Listed in: Political Science, as POSC-26
Doreen Lee (Section 01)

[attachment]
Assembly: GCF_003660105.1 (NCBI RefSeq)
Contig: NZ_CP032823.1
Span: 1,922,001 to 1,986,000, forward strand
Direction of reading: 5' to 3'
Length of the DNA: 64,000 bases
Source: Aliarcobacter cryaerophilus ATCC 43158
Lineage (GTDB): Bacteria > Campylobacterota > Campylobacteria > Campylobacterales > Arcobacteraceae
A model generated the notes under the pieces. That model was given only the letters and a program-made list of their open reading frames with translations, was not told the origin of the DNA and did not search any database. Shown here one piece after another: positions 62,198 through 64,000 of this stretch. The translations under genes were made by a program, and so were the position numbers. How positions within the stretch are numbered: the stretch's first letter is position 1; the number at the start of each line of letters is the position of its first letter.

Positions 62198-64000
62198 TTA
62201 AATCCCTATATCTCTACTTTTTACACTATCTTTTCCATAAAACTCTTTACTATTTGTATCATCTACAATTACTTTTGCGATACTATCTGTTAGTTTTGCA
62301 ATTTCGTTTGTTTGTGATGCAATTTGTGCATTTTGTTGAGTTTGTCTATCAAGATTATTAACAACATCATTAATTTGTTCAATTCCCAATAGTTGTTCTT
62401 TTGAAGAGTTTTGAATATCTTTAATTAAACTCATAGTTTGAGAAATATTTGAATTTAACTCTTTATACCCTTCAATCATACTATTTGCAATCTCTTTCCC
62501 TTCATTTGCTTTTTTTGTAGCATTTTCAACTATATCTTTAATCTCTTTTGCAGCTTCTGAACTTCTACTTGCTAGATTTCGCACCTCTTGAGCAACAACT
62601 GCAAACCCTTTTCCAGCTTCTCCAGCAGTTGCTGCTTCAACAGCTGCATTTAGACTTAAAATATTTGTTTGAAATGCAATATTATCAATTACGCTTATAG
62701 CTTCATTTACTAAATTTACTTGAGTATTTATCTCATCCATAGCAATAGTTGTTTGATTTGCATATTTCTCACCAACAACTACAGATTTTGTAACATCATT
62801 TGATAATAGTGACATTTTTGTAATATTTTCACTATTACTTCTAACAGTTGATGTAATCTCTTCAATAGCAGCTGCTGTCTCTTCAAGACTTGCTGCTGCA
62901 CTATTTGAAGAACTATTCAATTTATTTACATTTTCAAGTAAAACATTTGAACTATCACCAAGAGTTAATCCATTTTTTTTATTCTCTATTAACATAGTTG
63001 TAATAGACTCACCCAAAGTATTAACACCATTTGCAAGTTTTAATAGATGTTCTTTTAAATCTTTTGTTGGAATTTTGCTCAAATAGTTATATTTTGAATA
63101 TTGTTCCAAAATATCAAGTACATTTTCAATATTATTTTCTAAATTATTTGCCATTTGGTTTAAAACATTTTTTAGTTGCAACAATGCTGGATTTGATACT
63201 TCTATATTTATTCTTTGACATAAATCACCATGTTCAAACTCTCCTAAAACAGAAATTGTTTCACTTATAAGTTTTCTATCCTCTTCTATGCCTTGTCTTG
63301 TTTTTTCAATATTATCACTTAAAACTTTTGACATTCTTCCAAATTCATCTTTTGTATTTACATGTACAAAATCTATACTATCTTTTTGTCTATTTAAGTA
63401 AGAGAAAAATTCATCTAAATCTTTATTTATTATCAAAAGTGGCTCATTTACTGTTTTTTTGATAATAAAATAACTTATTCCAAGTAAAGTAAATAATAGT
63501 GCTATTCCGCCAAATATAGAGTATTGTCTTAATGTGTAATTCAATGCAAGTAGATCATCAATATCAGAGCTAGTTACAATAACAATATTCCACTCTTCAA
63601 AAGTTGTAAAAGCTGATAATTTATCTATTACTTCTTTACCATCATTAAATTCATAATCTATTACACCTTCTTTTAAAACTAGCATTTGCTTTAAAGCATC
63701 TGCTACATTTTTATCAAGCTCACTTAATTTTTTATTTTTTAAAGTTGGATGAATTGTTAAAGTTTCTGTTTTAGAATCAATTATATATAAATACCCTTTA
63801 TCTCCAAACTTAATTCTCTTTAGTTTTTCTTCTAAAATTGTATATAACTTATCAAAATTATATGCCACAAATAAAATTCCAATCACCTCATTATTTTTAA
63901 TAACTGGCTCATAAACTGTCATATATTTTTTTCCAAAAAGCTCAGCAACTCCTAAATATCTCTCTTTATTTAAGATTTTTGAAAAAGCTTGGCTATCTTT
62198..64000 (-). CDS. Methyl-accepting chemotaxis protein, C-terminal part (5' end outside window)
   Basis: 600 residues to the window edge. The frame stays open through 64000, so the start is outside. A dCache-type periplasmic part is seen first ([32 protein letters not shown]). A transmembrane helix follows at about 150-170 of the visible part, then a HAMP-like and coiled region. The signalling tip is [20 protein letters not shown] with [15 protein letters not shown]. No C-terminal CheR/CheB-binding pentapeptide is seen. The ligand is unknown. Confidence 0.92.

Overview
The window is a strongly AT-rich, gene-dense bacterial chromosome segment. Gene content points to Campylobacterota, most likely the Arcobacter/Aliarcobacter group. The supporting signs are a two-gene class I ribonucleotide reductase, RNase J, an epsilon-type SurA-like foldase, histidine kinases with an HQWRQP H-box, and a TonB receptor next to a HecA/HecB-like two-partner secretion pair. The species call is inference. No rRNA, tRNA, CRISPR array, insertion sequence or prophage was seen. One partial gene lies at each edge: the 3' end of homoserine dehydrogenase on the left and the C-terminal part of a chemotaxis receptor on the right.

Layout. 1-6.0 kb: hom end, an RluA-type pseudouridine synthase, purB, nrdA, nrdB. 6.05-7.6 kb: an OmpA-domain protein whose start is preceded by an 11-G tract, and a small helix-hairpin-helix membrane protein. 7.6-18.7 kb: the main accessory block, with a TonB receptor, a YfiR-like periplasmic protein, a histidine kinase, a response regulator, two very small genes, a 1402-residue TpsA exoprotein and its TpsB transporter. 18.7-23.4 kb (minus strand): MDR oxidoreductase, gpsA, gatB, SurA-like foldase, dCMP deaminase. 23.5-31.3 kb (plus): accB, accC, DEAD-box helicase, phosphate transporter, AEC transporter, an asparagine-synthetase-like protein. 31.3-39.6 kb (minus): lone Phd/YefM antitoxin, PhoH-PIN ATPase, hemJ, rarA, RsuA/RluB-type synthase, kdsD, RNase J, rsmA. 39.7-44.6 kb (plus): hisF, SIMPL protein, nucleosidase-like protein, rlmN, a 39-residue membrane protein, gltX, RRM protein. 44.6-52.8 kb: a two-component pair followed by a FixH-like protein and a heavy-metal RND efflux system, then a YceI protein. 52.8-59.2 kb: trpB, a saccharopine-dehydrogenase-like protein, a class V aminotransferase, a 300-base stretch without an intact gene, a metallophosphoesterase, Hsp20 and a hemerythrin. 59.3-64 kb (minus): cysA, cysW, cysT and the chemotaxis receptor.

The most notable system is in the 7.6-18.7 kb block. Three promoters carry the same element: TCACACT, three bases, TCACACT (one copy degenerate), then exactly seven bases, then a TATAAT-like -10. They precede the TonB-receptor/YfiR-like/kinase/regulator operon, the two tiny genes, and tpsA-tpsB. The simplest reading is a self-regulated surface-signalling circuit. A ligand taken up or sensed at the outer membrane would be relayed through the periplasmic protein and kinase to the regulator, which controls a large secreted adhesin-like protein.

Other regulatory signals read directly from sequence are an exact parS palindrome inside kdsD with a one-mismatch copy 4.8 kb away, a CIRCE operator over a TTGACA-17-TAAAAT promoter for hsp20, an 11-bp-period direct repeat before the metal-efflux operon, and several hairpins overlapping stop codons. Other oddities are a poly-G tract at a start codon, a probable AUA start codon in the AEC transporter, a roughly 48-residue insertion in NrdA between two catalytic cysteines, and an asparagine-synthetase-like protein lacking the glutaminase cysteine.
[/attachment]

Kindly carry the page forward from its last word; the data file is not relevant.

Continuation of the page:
(CP, IR, PT) Cities are oftentimes our entry point into “civilization.” The diversity of our cities ranges from the global cities linking the old world and the new to the impoverished mega-cities of the global south. Yet, given such diversity, have we been theoretically colonized by “Metropolis”? By surveying the different uses of city space and debating various models of urbanization, from the formation of European cities to the indigenized theories of spatial formation in the “non-West,” we can begin to interrogate our model of the ideal city, our “Metropolis” in question. Our course will look critically at these models and their far-reaching implications for the way urbanization has taken place in discursive and material terms. We will consider the social processes in the production of space and urban subjectivities, reading selections from influential theorists of city-space, such as Henri Lefebvre, Walter Benjamin, and Michel de Certeau. A rich variety of contemporary and historical case studies of cities across the globe are juxtaposed in this course under city-types as provocative assertions of the urban. Limited to 20 students. Not open to first-year students. Fall semester. Visiting Professor Lee.